When the load is directly coupled, there is no limitation on the inertia mismatch between load and motor (Provided there is no compliance introduced in the coupling method – see blog post Reflecting” on Inertia Ratios).  The servo loop gains can now be increased significantly to provide the necessary servo stiffness to achieve excellent speed regulation to optimize product quality.
When the transmission components such as gearboxes, belts, rack and pinion, and pulleys are eliminated, the servo system becomes free of such negative factors as compliance, backlash, and component wear.  The accuracy increases, inertia-matching requirements relax, acceleration and deceleration improve, maintenance becomes unnecessary, and the product life increases by a significant degree.

Information on Kollmorgen’s family of Direct Drive Motors can be viewed at the link below-

For more information, please contact:


Warren Osak
Toll Free Phone:   877-737-8698
Toll Free Fax:       877-737-8699

Tags:  Direct Drive Motor, Servo Motor, Kollmorgen, Electromate, Automation, Motion Control

DC Servo Motor Sizing Made Easy: A Practical 1/2 Day Course presented by Dr. Urs Kafader, maxon motor ag

Monday February 3rd in Coquitlam, BC  and  Tuesday February 4th in Calgary, AB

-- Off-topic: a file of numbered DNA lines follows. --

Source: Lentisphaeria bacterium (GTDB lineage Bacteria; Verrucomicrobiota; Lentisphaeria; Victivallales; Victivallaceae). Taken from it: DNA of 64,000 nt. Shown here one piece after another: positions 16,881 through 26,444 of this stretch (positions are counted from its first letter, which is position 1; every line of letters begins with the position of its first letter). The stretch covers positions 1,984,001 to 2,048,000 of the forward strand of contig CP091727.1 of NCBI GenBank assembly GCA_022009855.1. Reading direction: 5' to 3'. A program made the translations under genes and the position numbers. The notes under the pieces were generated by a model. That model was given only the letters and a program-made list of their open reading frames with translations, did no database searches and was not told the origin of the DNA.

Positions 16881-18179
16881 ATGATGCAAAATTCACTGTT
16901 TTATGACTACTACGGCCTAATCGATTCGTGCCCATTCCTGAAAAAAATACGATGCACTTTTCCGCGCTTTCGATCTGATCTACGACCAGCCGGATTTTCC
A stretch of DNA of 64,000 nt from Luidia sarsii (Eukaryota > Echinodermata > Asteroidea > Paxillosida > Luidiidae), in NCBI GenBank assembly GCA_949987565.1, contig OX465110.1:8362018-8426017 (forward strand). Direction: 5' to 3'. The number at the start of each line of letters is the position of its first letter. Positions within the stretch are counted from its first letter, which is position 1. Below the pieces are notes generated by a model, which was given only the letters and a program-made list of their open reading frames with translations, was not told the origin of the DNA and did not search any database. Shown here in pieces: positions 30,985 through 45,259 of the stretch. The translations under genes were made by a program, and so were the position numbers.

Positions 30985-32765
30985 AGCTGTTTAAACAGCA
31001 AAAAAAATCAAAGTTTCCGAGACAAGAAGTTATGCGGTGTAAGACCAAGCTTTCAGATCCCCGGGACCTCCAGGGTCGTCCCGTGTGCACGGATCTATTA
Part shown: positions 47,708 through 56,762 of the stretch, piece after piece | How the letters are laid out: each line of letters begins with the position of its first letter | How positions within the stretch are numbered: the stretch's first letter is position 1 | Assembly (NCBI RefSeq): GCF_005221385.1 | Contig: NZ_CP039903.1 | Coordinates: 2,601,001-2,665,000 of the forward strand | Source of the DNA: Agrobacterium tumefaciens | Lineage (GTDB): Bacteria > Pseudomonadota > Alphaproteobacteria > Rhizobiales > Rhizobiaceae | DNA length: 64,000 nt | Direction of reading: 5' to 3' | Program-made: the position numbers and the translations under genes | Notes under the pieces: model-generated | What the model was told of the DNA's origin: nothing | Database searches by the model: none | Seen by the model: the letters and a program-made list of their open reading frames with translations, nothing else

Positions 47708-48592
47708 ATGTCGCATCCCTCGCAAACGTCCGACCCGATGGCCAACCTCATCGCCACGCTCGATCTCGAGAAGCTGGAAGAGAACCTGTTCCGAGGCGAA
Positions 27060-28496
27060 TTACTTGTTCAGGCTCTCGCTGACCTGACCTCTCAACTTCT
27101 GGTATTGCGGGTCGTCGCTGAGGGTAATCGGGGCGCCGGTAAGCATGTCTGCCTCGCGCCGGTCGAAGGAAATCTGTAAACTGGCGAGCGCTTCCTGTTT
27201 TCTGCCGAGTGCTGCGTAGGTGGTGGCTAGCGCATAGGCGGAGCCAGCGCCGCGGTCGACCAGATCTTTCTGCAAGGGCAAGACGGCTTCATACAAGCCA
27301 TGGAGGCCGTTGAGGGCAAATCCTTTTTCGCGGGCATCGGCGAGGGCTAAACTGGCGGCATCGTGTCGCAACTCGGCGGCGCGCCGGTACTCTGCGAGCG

This half-day seminar provides the practical information you need to successfully select the right DC motor — be it brushed or brushless — for your application.  You’ll learn about the interpretation of motor data and how you can use this information for motor sizing.  Whether you need high speed and dynamics or just high torque, this seminar will teach you to size a motor + drive with just the right power reserves, avoiding costly oversized motors.  The Calgary seminar features a discussion on the selection and operation of extreme environment servo motors including downhole drilling motors.

Presenter: Dr. Urs Kafader, maxon motor ag, author of the “Selection of High-Precision Microdrives”

What You’ll Receive:

  • maxon Formulae Handbook
  • E-Learning software tutorial on USB Stick
  • maxon Catalog 

What You’ll Learn:

  • Basics of DC motor data. Learn how to interpret motor data sheets and use the speed-torque line information for optimum motor sizing.